Conduct under this policy is prohibited regardless of the sexual orientation, gender, gender identity, or gender expression of the complainant or respondent.
Sexual Harassment is any unwelcome sexual advance, request for sexual favors, or other unwanted conduct of a sexual nature, whether verbal, non-verbal, graphic, physical, electronic, or otherwise, when one or more of the following conditions are present:
(i.) Submission to or rejection of such conduct is either an explicit or implicit term or condition of, or is used as the basis for decisions affecting, an individual’s employment or advancement in employment, evaluation of academic work or advancement in an academic program, or basis for participation in any aspect of a Brown University program or activity (quid pro quo); and/or
(ii.) Such conduct has the purpose or effect of unreasonably interfering with an individual’s learning, working, or living environment; in other words, it is sufficiently severe, pervasive, or persistent as to create an intimidating, hostile, or offensive learning, working, or living environment under both an objective and subjective standard (hostile environment).
Gender-Based Harassment includes harassment based on sex or gender, sexual orientation, gender identity, or gender expression, which may include acts of intimidation or hostility, whether verbal or non-verbal, graphic, physical, or otherwise, even if the acts do not involve conduct of a sexual nature.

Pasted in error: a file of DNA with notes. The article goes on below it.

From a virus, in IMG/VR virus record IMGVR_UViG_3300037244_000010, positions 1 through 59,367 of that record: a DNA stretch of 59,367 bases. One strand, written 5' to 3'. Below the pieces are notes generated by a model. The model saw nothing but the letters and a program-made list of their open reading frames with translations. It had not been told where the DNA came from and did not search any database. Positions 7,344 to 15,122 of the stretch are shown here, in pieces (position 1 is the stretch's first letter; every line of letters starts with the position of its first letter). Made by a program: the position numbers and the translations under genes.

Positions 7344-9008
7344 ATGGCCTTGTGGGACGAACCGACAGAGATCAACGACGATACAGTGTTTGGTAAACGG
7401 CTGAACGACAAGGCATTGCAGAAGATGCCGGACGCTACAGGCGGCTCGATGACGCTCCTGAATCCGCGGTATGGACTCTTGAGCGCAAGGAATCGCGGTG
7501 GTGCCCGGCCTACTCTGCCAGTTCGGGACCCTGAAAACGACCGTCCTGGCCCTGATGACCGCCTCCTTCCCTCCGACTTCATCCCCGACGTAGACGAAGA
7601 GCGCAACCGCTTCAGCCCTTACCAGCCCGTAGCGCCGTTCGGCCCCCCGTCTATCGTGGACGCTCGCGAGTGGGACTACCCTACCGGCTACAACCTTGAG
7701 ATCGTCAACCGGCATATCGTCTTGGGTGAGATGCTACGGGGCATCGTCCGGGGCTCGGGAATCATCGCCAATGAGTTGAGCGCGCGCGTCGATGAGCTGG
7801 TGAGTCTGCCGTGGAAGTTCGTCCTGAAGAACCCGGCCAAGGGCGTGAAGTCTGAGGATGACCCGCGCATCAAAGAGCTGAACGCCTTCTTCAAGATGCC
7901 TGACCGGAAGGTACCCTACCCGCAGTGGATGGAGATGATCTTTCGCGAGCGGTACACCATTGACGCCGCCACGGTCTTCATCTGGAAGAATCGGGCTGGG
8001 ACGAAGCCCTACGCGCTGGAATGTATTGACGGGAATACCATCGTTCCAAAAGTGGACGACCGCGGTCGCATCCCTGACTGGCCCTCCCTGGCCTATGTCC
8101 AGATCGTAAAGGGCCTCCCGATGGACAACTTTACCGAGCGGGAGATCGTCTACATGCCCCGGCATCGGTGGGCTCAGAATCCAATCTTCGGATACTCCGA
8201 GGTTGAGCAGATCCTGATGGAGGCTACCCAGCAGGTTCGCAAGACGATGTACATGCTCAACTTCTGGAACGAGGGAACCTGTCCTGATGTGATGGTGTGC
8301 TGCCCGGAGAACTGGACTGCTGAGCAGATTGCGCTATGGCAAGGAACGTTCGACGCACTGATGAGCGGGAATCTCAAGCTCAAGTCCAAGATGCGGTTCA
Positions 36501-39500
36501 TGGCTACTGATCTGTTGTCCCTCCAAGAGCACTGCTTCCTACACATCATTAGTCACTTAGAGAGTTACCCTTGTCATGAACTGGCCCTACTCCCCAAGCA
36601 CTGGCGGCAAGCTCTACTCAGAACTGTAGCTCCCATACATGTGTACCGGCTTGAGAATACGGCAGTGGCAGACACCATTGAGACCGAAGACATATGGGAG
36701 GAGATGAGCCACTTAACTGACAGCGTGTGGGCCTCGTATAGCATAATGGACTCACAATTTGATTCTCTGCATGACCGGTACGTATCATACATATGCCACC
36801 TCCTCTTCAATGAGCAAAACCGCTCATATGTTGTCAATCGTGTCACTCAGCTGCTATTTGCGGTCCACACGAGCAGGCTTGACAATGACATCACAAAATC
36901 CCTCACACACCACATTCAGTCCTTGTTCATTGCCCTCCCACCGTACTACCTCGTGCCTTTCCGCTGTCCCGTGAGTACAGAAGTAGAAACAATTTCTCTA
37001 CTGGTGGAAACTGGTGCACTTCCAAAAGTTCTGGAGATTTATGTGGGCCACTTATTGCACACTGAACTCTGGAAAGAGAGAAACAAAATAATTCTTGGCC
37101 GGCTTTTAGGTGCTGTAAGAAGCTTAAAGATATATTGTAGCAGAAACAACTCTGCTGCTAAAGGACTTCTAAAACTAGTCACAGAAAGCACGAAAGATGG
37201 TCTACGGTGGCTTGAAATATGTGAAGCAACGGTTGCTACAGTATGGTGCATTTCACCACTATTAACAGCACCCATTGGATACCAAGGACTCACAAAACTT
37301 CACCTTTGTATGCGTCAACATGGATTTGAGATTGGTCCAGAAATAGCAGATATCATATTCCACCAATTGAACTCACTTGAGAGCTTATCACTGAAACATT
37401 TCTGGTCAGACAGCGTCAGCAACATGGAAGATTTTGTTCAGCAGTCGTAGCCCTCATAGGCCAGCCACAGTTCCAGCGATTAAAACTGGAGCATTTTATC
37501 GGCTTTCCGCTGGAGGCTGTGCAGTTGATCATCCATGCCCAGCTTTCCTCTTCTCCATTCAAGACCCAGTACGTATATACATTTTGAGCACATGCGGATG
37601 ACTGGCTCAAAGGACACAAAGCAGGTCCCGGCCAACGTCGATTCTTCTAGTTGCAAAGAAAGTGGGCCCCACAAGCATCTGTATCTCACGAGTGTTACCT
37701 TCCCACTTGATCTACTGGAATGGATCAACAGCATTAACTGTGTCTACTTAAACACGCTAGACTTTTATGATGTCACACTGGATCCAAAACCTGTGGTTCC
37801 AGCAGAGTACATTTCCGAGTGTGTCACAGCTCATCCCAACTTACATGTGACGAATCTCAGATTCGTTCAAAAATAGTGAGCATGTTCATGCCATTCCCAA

In evaluating whether a hostile environment exists, the University will consider the totality of known circumstances, including, but not limited to:
- The frequency, nature and severity of the conduct;
- Whether the conduct was physically threatening;
- The effect of the conduct on the complainant’s mental or emotional state;
- Whether the conduct was directed at more than one person;
- Whether the conduct arose in the context of other discriminatory conduct;
- Whether the conduct unreasonably interfered with the complainant’s educational or work performance and/or University programs or activities; and
- Whether the conduct implicates concerns related to academic freedom or protected speech.
Examples of conduct that may constitute Sexual or Gender-Based Harassment under the quid pro quo or hostile environment analysis include but are not limited to:
- Sexual Assault, Sexual Exploitation, Relationship Violence, Provision of Alcohol and/or Other Drugs for Purposes of Prohibited Conduct, or Stalking as defined by this policy;
- Inappropriate physical conduct, including unwelcome touching or sexual advances within the working, living, or learning environment;
- Persistent and inappropriate personal attention from one colleague to another in the face of repeated rejection;
- Inappropriate verbal conduct, including lewd or sexually suggestive comments, jokes, or innuendoes, or unwelcome comments about an individual’s sexual orientation, gender, gender identity, or gender expression; or
- Inappropriate written conduct, including letters, notes, or electronic communications, containing comments, words, jokes, or images that are lewd or sexually suggestive or relate in an unwelcome manner to an individual’s sexual orientation, gender, gender identity, or gender expression.
In evaluating allegations of sexual harassment, the allegations are evaluated from both a subjective and objective perspective considering the totality of the circumstances.